Alumni and faculty members of Bryan College were planning to launch a petition late last week that would draw attention to what they believe is a leadership crisis at the college, a small Christian institution in Tennessee.
As they were getting ready to launch the petition, they received word that Phillip Lestmann, a tenured professor of mathematics who has taught at Bryan for 40 years, had been fired. The professor was criticized by the administration for having helped organize an "opposition group" -- and that charge has many saying that disagreeing with the administration has become a firing offense, making academic freedom impossible.
That dismissal appears to have added to the push for change at Bryan, with the petition quickly gathering support among alumni.
Bryan's name honors William Jennings Bryan, the prosecutor in the 1925 trial of John Scopes, a public school teacher accused of teaching evolution. The trial took place near campus, and while Bryan's anti-evolution stance fell from favor elsewhere, it has never fallen with leaders of the college.
Tensions have been growing at Bryan since 2014, when the college issued a "clarification" to the college’s statement of faith, which all faculty members must endorse, asserting the historicity of Adam and Eve. While the college has long had a statement of faith stressing belief in the Bible and various core values, the detail about Adam and Eve struck many faculty members and alumni as going too far, and as a move that would limit the ability of some professors to stay (some indeed left).
In discussions among faculty members at the time, Lestmann prepared widely quoted talking points that did not take issue with the Bible but said that the new statement of faith was "pretending that a very complex issue is really very simple and straightforward" and "possibly putting the college into too small a scientific or theological box."
Since the new statement of faith was adopted, the faculty has voted no confidence in President Stephen Livesay, and some trustees have left. Another trustee quit in May, charging that the board and the president have had conflicts of interest with regard to a recent land transfer to the college. Livesay declined to comment to local reporters about that resignation and did not respond to an email message from Inside Higher Ed seeking comment on the latest developments.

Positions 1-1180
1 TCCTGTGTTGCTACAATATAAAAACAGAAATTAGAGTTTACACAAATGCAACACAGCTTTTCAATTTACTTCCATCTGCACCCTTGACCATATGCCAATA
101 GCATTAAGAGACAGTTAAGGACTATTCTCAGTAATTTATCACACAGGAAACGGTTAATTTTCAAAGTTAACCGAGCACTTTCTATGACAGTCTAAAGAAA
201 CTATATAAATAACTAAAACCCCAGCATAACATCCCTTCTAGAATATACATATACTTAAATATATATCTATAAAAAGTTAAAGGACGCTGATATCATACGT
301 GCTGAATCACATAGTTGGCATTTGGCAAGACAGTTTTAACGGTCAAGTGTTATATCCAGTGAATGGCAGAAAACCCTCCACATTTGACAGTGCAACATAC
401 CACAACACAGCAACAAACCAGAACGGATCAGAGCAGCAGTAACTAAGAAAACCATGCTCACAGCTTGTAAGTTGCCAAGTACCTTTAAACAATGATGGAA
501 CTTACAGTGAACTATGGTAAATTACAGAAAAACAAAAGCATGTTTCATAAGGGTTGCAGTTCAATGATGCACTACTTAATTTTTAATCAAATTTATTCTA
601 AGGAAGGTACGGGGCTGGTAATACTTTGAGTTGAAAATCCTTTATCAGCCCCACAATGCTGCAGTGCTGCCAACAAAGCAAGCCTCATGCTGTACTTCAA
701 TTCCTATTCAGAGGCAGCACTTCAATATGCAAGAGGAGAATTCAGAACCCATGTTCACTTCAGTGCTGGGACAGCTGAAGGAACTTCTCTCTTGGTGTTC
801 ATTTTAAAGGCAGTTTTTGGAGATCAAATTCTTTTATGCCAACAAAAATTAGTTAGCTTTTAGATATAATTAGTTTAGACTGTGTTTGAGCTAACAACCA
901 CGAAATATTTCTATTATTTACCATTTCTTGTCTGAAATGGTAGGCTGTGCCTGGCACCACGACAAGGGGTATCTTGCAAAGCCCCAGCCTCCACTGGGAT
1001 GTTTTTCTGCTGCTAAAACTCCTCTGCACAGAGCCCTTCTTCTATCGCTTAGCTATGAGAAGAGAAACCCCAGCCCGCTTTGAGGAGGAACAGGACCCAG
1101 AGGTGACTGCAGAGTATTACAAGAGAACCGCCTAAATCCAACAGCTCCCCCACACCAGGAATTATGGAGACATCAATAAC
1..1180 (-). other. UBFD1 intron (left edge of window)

Organizers of the petition stress that this is not a dispute of secular versus religious values. They maintain that the college's leaders are engaged in conduct inconsistent with Christian teachings.
For example, they point to the firing of Lestmann. The college posted a note to a closed official Facebook group for those affiliated with Bryan that said Lestmann was fired because of "multiple emails" that related to "an opposition group against the college's administration." The note said that these emails violated college "community life standards," and noted that those standards allow termination of faculty members for, among other things, "lack of collegiality and compatibility" and "public disparagement of the college, its policies, mission, purpose, personnel and/or doctrine."
Lestmann could not be reached for comment.
On the petition site and on other Facebook groups, alumni are sharing stories of Lestmann as a teacher and questioning how he could be fired. On social media, faculty members elsewhere have said that Lestmann's dismissal is a dangerous development.
The petition says, "President Livesay has failed to act biblically toward believers who disagree with him. Consistent reports from a number of those who have worked at the college show that Livesay does not follow the mandates of Matthew 18:15 and Ephesians 4:13-16 to discuss his differences with other believers in a humble, loving way that could promote correction and reconciliation. Instead, he treats all disagreement with his views as evil and uses deception, threats and job termination to silence dialogue and hide dissent."